Pulling a corn yield check prior to black layer can be tricky. But Minnesota crop consultant and farmer Mark Nowak has fine-tuned a process that he finds close to yield monitor accurate.
"Most corn yield calculations or formulas use ear rows and kernels per rows times the population. But what this process doesn't do is take into account the depth and weight of the kernel," said Nowak.
"I walk into the cornfield and randomly stop, turn around and then pick 10 ears all in a row. I take these 10 to my shop and put them under air from a fan until the kernel moisture dries so that the ears can be shelled in my hand-crank sheller -- typically this is 24% (moisture) or less," he said.
From there he weighs the sample with an ounce scale. Dividing that corn weight by 10 gives an average weight per ear of shelled corn. From there, the math gets easier. Take the average ear weight per ounce times the population, divide by 16 (lbs.) and divide that by 56 (lbs. in a bushel).
From there, he adjusts the yield for the moisture in the sample. "I use 1.3% shrink for every point of moisture. To remove any field yield variability, he reduces the resulting yield estimate by 5%.
"My experience is this process comes within 5 bushel per acre from actual harvest results most of the time," Nowak said.
Here's an example of how Nowak's calculations worked:
-- Picked 10 ears at 50% milk line.
-- Air dried 10 ears to 23% moisture and shelled.
-- 10 ears weighed 83 ounces (8.3 ounces per ear).
-- Population of 33,000 x 8.3 = 273,900 ounces off 23% corn.
-- Divide 273,900 ounces by 16 = 17,118 lbs. of 23% corn.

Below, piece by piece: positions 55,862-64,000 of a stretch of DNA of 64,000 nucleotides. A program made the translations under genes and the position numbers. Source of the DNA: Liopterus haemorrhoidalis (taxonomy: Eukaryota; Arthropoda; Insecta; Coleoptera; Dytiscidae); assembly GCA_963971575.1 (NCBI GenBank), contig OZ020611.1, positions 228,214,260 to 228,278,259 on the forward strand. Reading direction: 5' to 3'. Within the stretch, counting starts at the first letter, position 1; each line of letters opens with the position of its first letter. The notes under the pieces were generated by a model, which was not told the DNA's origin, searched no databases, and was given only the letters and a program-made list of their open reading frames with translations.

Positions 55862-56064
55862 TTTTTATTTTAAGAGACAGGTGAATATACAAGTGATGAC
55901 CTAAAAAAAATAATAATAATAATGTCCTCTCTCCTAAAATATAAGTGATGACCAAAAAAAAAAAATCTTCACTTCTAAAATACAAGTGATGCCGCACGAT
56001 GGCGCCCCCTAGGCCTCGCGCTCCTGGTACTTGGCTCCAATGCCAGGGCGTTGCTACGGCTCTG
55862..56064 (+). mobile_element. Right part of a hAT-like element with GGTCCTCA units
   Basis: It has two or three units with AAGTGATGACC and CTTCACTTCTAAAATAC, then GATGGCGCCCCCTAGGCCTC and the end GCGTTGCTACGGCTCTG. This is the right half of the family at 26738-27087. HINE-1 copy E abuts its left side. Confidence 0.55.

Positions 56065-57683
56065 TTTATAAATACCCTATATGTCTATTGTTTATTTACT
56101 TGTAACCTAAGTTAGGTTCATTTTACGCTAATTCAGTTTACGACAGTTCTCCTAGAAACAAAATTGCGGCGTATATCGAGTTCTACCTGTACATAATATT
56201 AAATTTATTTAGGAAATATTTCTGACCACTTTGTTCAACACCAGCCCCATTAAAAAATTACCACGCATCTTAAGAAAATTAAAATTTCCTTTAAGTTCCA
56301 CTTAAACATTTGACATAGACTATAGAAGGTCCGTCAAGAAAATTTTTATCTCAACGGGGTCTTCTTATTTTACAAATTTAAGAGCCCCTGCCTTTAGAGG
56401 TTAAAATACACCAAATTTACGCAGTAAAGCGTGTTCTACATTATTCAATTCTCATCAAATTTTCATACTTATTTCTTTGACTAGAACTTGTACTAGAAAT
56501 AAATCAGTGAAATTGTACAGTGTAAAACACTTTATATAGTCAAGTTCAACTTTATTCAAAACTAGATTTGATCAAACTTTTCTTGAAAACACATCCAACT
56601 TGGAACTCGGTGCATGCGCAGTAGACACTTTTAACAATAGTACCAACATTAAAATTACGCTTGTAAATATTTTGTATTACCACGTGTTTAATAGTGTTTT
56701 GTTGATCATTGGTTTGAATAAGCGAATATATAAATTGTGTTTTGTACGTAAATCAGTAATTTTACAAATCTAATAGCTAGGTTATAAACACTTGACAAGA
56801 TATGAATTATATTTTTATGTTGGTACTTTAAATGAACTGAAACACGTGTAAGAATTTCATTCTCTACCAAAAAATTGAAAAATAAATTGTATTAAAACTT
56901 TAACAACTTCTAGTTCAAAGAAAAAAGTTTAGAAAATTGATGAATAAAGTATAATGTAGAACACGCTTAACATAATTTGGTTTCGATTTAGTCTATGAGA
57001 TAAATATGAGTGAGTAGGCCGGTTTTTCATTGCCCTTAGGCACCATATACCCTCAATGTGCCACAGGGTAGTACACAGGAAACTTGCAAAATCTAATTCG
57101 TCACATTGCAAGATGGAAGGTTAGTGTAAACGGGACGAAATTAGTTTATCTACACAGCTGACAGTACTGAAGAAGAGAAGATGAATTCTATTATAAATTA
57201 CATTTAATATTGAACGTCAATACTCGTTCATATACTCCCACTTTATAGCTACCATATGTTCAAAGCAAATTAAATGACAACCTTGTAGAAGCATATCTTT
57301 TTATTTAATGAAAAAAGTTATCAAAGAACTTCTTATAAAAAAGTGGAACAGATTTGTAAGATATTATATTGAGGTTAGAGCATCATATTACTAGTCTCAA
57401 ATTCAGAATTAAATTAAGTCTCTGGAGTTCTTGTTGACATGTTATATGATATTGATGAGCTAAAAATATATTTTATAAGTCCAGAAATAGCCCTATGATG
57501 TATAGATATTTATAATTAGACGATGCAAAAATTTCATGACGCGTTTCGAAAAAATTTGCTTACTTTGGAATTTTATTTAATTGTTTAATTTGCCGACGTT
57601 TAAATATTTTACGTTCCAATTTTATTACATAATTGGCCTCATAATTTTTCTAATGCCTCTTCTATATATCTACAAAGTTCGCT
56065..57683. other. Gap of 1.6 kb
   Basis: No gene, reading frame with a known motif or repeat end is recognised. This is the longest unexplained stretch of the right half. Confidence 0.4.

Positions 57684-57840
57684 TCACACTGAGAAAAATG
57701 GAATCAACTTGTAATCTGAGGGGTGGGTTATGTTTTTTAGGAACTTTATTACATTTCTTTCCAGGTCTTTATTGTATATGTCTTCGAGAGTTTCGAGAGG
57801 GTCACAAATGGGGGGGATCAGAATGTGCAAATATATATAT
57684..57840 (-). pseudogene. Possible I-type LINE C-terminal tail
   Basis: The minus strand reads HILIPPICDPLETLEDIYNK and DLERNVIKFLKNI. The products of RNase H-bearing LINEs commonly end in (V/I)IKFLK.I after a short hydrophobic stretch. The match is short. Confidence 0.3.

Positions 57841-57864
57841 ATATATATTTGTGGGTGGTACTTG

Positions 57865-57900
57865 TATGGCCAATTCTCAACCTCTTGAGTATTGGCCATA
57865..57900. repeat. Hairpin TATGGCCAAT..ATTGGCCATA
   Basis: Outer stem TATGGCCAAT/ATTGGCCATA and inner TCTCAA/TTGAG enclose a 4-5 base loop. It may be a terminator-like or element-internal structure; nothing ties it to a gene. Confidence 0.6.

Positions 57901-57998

-- Divide 17,118 lbs. by 56 = 305 bpa of 23% corn.
-- Adjusting to 15% = 8 points x 1.3 = 10.4% adjustment to yield (305 x 89.6% [100 - 10.4]) = 273 bpa.
-- Final yield variability adjustment 273 x 95% = 259.35 bpa.
Nowak dried the sample to 16%, and the test weight check came back at 56.3, which was good considering the corn was only 50% milk line. Given good growing conditions, it should gain a bit more weight as it moves toward black layer. Test weight is a measurement of bulk density or weight of a unit volume of grain and can range considerably.
"Ideally, the most accurate way to sample is to wait until black layer, but this year, we are 10 days to two weeks behind on maturity and want to get a jump on yield analysis," he said of the south-central Minnesota crop.
"After this sample resulted in the prospect of a corn crop to more than fill my bins, I went to the elevator and cash contracted some bushels to take advantage of $6-plus corn. Which, if my yield estimate verifies, will be a very profitable sale," he noted.
Nowak also does the yield sampling on a few different hybrids to offer some clues for seed selection for planting the following year. He'll also do some weigh wagon checks.
Each season, various growing regions are thrown environmental curveballs, so getting out to your sample fields is a good step. Nowak said farmers often ask how he does his calculations, and he enjoys educating others on the process so they can make informed decisions.
There are several ways of doing fall corn yield checks ahead of the combine. Read more about those formulas here: https://www.dtnpf.com/….
For a look at how yield tours estimated the crop this year go to: https://www.dtnpf.com/….
Pamela Smith can be reached at email@example.com
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